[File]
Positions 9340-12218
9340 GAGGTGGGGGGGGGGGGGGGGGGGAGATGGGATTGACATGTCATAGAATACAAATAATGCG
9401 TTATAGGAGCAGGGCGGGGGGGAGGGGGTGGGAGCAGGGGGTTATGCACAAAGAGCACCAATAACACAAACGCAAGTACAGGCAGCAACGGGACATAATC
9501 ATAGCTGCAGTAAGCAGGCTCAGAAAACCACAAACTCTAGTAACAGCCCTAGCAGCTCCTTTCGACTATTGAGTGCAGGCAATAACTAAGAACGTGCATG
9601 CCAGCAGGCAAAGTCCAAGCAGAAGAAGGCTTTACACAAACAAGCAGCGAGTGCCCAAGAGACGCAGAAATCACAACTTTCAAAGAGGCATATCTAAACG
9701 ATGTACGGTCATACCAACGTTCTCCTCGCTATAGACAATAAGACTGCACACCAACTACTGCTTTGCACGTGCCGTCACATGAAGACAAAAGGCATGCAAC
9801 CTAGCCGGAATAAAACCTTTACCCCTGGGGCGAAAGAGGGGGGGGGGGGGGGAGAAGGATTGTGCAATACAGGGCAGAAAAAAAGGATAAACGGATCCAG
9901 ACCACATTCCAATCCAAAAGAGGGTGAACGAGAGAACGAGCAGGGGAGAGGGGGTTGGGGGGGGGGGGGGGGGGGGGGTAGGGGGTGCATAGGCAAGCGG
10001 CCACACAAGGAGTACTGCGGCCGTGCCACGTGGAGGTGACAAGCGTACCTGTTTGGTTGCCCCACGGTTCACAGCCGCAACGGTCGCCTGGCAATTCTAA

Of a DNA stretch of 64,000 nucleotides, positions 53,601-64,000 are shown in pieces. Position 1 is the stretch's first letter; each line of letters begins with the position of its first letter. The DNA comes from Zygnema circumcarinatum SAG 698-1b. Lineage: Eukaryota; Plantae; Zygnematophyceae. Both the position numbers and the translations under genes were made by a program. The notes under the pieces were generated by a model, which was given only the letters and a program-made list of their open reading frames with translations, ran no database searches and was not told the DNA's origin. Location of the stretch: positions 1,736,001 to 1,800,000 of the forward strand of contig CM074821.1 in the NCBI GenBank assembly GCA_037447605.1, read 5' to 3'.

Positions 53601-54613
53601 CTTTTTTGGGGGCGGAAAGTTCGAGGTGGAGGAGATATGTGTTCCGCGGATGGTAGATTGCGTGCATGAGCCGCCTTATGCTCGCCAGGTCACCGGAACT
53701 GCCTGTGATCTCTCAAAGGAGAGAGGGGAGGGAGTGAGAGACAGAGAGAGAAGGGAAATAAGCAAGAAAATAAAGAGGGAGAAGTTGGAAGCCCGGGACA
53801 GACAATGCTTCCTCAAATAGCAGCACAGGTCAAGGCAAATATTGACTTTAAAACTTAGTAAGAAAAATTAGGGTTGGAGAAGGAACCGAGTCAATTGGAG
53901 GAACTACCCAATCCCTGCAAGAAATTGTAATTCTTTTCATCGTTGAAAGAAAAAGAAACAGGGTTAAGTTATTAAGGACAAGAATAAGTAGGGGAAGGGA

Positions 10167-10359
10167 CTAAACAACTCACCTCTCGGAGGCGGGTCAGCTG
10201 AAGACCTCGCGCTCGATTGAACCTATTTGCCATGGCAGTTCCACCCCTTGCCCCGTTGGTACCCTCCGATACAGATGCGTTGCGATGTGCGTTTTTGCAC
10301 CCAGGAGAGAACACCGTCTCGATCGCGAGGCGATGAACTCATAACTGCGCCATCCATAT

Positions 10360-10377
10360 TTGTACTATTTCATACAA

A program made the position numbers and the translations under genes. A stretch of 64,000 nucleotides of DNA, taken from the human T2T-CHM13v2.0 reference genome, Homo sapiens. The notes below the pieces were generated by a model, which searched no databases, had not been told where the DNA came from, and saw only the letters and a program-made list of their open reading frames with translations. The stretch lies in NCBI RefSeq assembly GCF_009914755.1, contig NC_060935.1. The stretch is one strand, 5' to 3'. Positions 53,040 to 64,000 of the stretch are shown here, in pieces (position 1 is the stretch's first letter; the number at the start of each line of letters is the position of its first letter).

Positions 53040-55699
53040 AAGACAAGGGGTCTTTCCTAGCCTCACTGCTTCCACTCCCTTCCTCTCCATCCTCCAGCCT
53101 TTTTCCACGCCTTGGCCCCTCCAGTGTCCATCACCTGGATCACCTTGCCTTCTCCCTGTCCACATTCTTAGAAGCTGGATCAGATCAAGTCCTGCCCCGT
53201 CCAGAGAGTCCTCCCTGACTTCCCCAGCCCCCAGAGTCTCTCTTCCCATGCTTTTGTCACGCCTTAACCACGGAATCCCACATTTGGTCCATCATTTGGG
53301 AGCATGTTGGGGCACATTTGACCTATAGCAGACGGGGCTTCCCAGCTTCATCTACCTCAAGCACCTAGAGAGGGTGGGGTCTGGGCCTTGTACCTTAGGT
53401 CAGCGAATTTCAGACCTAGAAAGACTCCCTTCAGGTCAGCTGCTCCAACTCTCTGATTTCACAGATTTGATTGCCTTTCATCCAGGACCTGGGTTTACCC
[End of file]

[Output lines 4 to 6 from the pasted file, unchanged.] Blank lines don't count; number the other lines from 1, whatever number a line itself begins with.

9501 ATAGCTGCAGTAAGCAGGCTCAGAAAACCACAAACTCTAGTAACAGCCCTAGCAGCTCCTTTCGACTATTGAGTGCAGGCAATAACTAAGAACGTGCATG
9601 CCAGCAGGCAAAGTCCAAGCAGAAGAAGGCTTTACACAAACAAGCAGCGAGTGCCCAAGAGACGCAGAAATCACAACTTTCAAAGAGGCATATCTAAACG
9701 ATGTACGGTCATACCAACGTTCTCCTCGCTATAGACAATAAGACTGCACACCAACTACTGCTTTGCACGTGCCGTCACATGAAGACAAAAGGCATGCAAC